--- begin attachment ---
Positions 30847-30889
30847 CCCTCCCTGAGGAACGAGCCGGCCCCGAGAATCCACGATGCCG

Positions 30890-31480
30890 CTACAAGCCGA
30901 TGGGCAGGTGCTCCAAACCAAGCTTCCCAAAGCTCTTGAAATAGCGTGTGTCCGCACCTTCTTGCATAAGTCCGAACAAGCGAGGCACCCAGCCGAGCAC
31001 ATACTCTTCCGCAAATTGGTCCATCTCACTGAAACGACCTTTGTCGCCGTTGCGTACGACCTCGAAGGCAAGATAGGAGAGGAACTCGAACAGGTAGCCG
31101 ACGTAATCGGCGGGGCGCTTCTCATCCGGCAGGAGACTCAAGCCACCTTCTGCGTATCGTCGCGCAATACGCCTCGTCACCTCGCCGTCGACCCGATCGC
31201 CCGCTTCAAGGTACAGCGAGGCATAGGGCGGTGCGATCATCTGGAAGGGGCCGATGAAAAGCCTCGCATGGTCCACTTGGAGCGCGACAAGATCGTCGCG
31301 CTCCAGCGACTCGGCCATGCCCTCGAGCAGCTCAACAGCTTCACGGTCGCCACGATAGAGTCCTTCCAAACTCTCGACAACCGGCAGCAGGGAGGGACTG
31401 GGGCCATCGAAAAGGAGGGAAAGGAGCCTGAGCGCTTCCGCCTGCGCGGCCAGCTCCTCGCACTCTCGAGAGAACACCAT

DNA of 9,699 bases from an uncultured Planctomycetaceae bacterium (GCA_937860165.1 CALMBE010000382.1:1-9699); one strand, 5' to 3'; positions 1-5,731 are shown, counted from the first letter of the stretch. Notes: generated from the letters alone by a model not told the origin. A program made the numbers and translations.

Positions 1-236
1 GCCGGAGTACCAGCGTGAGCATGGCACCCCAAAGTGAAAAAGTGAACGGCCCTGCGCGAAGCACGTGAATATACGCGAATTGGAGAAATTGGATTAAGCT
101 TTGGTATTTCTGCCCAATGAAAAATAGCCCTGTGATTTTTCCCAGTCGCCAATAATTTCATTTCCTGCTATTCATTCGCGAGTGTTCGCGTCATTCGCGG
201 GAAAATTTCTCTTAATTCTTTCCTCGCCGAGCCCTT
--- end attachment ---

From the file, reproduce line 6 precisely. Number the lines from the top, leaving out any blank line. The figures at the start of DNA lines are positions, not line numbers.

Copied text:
31001 ATACTCTTCCGCAAATTGGTCCATCTCACTGAAACGACCTTTGTCGCCGTTGCGTACGACCTCGAAGGCAAGATAGGAGAGGAACTCGAACAGGTAGCCG